German Defense Minister Annegret Kramp-Karrenbauer visited German troops in Iraq on Wednesday, as part of talks with high-ranking military officials.
The visit comes as Germany is trying to ensure that Bundeswehr soldiers can remain in Iraq.
German troops are present in the country as part of a US-led coalition to fight the “Islamic State” (IS), but the Iraqi parliament voted earlier in January to oust all US troops from the country.
“We are ready to work together with our allies to further support the people of Iraq in the fight against terror and IS, if the Iraqi government still wants that,” Kramp-Karrenbauer tweeted.
Around 90 German soldiers remain in Erbil in northern Iraq, where they train local Kurdish soldiers. The semi-autonomous Kurdish government has said it wants German forces to remain.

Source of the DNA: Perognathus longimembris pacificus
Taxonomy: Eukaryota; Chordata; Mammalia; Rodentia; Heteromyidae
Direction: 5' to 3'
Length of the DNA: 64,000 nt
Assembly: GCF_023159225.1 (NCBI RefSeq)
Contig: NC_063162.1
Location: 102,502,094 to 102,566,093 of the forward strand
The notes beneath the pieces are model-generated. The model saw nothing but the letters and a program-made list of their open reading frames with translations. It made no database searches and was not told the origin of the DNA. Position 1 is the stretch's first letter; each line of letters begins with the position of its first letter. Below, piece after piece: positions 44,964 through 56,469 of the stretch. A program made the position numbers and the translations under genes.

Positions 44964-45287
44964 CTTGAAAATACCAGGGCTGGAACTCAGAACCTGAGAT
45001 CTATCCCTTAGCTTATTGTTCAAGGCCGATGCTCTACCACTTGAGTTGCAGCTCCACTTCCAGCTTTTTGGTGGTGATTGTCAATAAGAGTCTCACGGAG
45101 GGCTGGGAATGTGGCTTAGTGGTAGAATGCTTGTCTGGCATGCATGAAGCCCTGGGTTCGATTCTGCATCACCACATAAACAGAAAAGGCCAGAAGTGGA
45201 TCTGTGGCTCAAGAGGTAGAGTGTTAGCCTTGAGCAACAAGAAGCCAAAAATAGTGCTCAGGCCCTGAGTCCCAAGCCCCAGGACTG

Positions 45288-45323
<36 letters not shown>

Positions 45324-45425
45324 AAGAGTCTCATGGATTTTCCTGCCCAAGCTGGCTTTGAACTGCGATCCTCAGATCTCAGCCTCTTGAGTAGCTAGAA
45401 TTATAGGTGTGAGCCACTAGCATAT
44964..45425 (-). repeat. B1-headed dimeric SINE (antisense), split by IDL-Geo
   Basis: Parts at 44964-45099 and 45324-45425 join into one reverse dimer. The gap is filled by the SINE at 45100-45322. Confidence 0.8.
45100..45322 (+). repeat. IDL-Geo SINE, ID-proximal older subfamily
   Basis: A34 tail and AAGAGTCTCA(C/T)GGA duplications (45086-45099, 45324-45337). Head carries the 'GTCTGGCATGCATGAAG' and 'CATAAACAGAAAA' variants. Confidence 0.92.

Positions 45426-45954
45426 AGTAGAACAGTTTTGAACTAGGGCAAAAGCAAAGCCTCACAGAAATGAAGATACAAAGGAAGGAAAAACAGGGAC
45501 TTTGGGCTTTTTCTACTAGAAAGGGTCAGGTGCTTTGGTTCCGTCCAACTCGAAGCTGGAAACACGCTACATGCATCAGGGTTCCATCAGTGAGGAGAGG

Many German soldiers were withdrawn earlier this month following the US killing of Iranian General Qassem Soleimani in Baghdad. In response, Iran fired missiles at two US-led military bases in Iraq, including Erbil. No coalition soldiers were killed.
German parliament backs anti-IS mission
The German parliament, or Bundestag, signaled it backed the Bundeswehr’s continued presence in Iraq on Wednesday, when a majority of representatives voted against a bill seeking to remove German forces from Iraq.
The bill was drafted by the far-right opposition party, Alternative for Germany.
Kramp-Karrenbauer, tipped as a possible successor to Chancellor Angela Merkel, visited German troops in Jordan before traveling to Iraq. She traveled onto Baghdad from Erbil to enter discussions with top military officials.
ed/stb (Reuters, dpa)